Now let’s talk a bit about who these makers are and why they inspire so many contemporary violin makers.


Stradivari violin model

Antonio Stradivari’s name is associated with the creation of some of the finest stringed instruments in history. The Italian master is known for his violins, cellos, and violas, arguably one of the best ever. The term “Stradivarius” has become synonymous with violin-making, and Stradivari is known for his superior craftsmanship, making instruments that produce superior tonal qualities compared to other violins. The violins by Stradivari are also known for their perfection, with every bit of detail precisely done.

A Violin by Francesco Bissolotti, Cremona, 1998

This is the traditional contemporary cremonese violin by excellence. This violin shows off all the characteristics of the classical method, brought back to Cremona by Master Bissolotti in the second half of the 20th century, and reflects all the attributes of Francesco Bissolotti immense talent. The violin counts stunning wood, very fine grain high-quality Italian spruce top, deep flamed maple on the ribs, neck and scroll, and the beautiful single piece back.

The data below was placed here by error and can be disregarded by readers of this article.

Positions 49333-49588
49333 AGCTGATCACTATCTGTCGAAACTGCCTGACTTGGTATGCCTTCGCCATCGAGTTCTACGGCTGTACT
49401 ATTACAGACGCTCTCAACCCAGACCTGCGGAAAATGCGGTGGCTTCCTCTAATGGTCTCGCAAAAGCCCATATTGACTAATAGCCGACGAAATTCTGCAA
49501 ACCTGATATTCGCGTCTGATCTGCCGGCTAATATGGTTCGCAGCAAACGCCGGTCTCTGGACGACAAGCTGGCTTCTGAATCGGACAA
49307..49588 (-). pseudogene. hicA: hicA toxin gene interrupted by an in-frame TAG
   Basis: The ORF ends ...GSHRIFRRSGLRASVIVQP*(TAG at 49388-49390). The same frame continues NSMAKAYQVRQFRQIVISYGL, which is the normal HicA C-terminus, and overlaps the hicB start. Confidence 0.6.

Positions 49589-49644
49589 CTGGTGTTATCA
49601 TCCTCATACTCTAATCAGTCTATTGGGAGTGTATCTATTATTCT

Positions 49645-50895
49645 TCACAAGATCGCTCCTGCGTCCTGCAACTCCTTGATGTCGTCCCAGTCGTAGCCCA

More Details

A Violin by Hyun-Jung Park, Cremona, 2021

A personal line modified on Antonio Stradivari P mould violin. The top is made of spruce from the Val di Fiemme zone in the Italian Alps. It has middle/wide annual rings, with a few small tapping patterns. The back is of two pieces of maple wood from Bosnia. I applied a maroon color varnish on a golden ground. As a base, an oil varnish made from colonfonia and amber rosin.” Hyun-Jung Park.

More Details

Guarneri ‘del Gesù’ violin model